SALT LAKE CITY — A House resolution that urges the state's school system to implement restorative justice programs to better address student discipline was endorsed Friday by the House Education Committee.
The bill moves to the full House for further consideration.
HR1, sponsored by Rep. Sandra Hollins, D-Salt Lake City, notes that restorative justice programs help students stay in school and deal with their challenges in healthy, constructive ways.
Hollins, who is a social worker, said she became interested in the approach while working with homeless clients who had been suspended or expelled from school as punishment for misbehavior that was often linked to trauma they were experiencing.
According to the resolution, restorative justice has been used extensively "to divert people from criminal justice systems and as a program for convicted offenders already in the adult or juvenile justice systems."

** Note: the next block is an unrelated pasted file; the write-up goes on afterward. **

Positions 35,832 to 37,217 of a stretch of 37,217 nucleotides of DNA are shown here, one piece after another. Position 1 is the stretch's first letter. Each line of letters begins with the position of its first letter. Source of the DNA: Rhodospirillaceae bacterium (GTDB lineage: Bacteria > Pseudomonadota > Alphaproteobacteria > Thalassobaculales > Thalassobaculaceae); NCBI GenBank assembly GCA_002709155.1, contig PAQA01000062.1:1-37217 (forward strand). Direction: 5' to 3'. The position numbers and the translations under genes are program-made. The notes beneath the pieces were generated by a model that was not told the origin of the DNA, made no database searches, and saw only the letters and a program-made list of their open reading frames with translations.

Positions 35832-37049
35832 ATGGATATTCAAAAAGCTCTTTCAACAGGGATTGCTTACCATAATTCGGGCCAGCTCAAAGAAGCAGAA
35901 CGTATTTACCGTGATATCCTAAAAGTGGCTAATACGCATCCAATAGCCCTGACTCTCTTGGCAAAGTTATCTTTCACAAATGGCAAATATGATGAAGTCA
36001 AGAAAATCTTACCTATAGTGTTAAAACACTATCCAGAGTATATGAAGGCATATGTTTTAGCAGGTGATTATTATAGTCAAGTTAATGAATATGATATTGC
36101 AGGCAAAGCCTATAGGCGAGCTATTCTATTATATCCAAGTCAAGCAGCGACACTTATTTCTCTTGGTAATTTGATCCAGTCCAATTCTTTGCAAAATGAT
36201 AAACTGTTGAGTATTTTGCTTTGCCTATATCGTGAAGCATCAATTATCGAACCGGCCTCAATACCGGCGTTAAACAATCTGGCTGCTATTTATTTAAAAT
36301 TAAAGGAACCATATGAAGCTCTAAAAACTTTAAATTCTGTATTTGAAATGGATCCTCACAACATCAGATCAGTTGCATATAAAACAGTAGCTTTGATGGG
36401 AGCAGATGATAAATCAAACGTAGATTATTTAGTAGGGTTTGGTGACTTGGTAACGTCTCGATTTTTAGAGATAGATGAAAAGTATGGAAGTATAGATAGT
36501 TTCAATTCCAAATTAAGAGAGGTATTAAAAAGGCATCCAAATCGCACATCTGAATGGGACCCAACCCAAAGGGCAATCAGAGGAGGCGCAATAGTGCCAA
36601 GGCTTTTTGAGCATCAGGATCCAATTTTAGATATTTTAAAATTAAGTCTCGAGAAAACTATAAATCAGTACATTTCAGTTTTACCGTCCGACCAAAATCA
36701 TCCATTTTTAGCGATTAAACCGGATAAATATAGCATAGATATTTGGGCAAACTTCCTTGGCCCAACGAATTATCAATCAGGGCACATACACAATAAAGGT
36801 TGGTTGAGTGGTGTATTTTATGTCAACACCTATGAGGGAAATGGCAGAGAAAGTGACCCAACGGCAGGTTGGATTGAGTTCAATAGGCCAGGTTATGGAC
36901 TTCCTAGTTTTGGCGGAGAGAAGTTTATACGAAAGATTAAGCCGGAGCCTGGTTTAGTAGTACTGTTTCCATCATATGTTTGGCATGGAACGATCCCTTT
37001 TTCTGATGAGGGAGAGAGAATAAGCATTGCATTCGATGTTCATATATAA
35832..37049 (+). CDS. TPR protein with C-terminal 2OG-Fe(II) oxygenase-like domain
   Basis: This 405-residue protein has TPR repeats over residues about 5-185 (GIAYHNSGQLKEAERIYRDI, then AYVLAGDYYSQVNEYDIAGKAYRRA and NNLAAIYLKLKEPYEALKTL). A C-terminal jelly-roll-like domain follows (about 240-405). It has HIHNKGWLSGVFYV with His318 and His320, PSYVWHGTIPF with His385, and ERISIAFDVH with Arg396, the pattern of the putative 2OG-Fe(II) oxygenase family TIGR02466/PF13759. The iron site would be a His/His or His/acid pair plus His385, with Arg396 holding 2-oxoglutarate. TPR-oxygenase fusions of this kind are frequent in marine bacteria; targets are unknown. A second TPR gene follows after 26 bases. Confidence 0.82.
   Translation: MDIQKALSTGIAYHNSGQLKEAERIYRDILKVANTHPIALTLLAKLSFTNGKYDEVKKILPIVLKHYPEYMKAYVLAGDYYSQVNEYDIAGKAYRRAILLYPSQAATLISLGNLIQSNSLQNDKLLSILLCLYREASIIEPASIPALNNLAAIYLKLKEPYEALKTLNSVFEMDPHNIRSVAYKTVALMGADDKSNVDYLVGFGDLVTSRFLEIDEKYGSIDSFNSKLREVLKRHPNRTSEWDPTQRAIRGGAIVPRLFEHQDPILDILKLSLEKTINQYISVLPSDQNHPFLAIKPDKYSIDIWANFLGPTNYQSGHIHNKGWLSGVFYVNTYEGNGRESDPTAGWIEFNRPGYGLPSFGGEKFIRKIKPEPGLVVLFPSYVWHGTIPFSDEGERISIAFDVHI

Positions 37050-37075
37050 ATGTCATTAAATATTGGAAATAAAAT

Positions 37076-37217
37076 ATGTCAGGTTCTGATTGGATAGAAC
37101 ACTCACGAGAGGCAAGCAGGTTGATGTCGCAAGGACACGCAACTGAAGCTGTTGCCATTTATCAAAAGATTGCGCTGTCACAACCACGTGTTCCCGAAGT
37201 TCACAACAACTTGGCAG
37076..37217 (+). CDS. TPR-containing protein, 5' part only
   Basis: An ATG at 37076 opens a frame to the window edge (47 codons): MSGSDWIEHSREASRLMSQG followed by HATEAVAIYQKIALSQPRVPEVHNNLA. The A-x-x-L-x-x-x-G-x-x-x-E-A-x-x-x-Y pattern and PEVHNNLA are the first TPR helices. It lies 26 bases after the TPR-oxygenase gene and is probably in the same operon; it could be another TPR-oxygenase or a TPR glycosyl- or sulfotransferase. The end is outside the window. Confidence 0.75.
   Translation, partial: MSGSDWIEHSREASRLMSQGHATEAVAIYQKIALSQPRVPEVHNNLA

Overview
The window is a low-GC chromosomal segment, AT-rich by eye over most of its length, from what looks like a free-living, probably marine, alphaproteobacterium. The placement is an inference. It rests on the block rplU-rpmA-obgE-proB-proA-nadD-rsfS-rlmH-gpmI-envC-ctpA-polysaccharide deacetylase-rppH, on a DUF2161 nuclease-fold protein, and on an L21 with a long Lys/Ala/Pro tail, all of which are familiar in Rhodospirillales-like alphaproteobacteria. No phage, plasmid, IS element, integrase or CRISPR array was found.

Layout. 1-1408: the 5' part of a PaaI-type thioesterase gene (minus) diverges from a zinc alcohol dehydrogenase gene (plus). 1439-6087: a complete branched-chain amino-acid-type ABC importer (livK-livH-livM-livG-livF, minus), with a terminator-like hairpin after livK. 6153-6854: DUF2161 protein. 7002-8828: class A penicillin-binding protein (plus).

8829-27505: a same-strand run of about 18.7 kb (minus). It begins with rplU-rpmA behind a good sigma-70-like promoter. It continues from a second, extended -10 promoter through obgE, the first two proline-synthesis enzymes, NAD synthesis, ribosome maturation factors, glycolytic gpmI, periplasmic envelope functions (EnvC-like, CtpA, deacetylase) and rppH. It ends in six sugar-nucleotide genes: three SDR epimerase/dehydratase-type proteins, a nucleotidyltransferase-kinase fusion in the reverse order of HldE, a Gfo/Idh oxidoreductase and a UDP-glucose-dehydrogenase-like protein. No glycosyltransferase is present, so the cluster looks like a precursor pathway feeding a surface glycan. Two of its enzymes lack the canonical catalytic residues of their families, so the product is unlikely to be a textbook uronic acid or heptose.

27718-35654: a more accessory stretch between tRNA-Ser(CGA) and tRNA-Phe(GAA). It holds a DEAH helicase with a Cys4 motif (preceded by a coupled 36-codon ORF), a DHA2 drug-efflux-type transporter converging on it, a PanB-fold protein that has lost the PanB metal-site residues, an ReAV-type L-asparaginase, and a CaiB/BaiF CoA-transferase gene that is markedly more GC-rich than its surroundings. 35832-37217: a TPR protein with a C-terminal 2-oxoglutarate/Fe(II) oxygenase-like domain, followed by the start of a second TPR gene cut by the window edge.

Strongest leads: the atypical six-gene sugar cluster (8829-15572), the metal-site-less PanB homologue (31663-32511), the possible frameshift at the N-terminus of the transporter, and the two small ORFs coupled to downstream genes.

The approach shifts the emphasis from managing behavior by focusing on "the building, nurturing and repairing of relationships while retaining the ability to hold misbehaving students accountable," the resolution states.
Hollins said in her own experience with restorative justice, a student who was bullying her daughter was counseled about how his conduct impacted others "and the bullying stopped.”
Suspension and expulsion may punish misbehavior but fail to address the underlying causes of the conduct.
Mindi Holmdahl, director of student services and counseling for the Salt Lake City School District, said expulsions or suspensions are punishments that "build resentment and build (a sense of) institutional betrayal."
Rep. Derrin Owens, R-Fountain Green, said the bill dovetails nicely with sweeping criminal justice system reforms passed by the Utah Legislature in 2017.
Conversely, "restorative justice is an innovative approach to offensive and inappropriate behavior that addresses the root causes of the behavior issues," the resolution states.
Rep. Eric Hutchings, R-Kearns, said change in approach is not a passing fad.
"This is a tidal wave of philosophical change," he said.